Aaaargh! Not another Barbie!
As most of you will no doubt know, Barbie is a doll, loved by many generations of little girls. (There was also Ken, but he’s not really part of this blog).
Barbie is an icon, and she has also become an element in quite a few IBDP student final art exhibitions. The proportions of the figure, the hair, the eyes and the smile are often used to represent the unattainable ideal, the pressure in this case on females to become something unreal and unrealistic, to become the adorable but unattainable ideal.
Students, usually female, include Barbie shrines in their exhibitions usually when they want to make a statement about feminism, or society, or the pressure they feel.
Sometimes the Barbies are crucified, or skewered, or wrapped in wire; sometimes they are positioned inside dismantled television sets or old computer monitors; sometimes they are clothed in feathers and blood.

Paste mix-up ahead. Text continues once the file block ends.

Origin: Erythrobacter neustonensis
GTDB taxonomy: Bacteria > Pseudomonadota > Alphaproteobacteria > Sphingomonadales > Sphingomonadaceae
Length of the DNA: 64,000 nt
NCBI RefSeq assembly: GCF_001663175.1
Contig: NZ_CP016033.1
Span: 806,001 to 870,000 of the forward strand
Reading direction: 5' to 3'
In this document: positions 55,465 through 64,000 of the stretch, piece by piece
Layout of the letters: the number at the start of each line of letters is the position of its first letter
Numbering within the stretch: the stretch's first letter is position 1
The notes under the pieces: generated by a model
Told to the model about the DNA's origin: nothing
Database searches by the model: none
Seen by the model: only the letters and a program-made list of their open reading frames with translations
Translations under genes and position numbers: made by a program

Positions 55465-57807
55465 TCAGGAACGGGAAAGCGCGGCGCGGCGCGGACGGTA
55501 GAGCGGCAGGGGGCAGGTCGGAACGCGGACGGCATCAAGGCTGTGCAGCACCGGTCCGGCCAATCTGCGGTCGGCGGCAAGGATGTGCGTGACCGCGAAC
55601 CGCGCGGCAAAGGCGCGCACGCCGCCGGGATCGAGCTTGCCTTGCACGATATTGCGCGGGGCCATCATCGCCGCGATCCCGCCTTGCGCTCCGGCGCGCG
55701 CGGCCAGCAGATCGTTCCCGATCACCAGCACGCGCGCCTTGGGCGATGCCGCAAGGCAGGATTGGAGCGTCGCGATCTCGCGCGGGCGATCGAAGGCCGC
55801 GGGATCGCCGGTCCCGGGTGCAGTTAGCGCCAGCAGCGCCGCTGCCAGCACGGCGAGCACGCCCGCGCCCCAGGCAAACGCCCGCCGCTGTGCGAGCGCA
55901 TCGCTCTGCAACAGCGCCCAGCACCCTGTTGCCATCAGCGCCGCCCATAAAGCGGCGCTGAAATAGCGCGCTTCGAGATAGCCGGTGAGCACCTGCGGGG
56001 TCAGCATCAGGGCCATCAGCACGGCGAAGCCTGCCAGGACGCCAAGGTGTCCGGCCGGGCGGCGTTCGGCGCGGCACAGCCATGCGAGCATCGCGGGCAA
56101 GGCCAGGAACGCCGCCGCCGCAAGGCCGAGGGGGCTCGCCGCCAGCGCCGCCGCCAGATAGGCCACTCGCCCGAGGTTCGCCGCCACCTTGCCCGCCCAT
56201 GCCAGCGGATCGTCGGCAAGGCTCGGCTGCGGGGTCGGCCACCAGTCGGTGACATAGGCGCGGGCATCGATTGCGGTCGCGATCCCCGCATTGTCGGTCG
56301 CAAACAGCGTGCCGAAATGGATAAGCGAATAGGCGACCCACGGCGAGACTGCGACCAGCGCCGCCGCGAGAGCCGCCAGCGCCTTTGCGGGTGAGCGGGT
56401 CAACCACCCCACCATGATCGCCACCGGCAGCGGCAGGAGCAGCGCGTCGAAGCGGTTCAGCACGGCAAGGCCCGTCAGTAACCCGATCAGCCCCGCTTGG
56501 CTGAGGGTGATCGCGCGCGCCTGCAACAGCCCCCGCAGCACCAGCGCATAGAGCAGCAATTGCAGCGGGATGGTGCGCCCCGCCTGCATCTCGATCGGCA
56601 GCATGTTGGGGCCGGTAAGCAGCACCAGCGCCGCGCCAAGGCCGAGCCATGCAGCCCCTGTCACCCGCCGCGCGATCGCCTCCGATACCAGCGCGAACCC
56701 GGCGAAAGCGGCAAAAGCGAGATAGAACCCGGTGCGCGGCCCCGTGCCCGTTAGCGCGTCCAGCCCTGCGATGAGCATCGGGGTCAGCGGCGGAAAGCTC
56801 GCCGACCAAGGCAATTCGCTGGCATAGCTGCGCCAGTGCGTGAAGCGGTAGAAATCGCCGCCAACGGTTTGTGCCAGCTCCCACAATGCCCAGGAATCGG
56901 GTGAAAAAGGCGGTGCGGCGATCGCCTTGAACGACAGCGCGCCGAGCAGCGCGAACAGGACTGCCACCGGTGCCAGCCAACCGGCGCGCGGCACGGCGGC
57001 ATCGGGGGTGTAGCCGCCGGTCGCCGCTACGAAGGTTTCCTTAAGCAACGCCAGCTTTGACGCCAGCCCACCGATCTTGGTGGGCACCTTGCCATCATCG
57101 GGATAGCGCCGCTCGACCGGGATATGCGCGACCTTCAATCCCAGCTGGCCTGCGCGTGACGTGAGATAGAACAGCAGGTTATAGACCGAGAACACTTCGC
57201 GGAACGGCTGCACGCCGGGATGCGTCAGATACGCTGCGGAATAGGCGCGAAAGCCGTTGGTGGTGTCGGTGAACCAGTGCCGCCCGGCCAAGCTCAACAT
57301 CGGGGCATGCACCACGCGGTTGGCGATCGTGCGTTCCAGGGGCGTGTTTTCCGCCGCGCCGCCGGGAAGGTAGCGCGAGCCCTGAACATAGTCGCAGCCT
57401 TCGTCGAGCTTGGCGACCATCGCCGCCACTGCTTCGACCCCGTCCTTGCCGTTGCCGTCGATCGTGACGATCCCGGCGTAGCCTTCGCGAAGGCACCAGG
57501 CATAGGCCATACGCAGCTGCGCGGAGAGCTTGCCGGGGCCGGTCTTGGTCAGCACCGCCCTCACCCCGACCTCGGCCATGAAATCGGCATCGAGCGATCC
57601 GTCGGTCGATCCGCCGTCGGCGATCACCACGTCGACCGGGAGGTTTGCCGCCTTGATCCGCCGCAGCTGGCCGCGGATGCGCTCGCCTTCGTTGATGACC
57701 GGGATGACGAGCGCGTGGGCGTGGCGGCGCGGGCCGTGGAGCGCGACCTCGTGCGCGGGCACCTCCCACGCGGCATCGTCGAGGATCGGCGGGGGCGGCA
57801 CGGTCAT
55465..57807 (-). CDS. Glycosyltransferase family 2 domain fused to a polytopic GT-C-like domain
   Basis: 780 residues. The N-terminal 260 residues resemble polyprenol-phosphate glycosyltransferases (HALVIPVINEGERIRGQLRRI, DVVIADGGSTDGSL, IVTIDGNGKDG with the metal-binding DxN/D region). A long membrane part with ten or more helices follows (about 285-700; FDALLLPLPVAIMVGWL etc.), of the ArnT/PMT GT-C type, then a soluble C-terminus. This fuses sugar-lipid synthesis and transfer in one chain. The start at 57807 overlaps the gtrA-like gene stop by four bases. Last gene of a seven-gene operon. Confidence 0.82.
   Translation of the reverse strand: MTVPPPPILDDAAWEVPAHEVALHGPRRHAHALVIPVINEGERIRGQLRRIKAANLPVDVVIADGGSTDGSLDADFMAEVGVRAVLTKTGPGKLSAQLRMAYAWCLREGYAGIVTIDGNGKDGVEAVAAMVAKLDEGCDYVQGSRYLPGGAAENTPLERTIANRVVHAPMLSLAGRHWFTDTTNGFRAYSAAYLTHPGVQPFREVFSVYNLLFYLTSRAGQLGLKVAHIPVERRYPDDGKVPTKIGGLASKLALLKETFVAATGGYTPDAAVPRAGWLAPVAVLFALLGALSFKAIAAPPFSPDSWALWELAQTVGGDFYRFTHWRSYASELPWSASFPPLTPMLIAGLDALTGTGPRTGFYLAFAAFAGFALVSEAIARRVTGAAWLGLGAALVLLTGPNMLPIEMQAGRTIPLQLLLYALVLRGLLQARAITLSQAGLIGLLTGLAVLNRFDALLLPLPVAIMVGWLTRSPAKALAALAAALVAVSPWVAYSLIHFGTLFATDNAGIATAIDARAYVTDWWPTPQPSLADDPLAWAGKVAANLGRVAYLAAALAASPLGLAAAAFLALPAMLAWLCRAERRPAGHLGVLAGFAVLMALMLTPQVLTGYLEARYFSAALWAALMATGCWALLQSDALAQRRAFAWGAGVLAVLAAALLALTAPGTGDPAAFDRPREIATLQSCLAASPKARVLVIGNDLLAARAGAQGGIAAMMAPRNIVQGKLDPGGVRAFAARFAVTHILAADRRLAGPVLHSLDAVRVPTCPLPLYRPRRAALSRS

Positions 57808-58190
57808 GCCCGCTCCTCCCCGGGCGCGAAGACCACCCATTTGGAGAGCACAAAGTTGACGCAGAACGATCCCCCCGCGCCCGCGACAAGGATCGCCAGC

Each time I encounter the Barbie I am struck by the contradiction: so new and original for the student, so old and somewhat predictable for me.
How to square that circle?
Well – if you are an art teacher (reading this blog) you can offer some insights to your students.
If one of them wants to incorporate Barbies into her art, remind the student of some of the wording in the visual arts guide, and discuss the meaning originality – what does original mean?
The Theory of Knowledge questions at the start of the guide include the question “Is it important for artworks to be original? Why?”
Later on, in the Studio Work section, is reference to “the development of original approaches, the discovery of creative solutions and the acquisition of technical skills.”
As part of the process of developing original approaches, Barbie may be weaned out of the piece…But if you like her (you know you do) you might be interested in a Guardian podcast from the 2009 Cambridge Festival of Ideas which discusses female stereotypes (Barbie and Ken Audio (37min 46sec), 26 Oct 2009)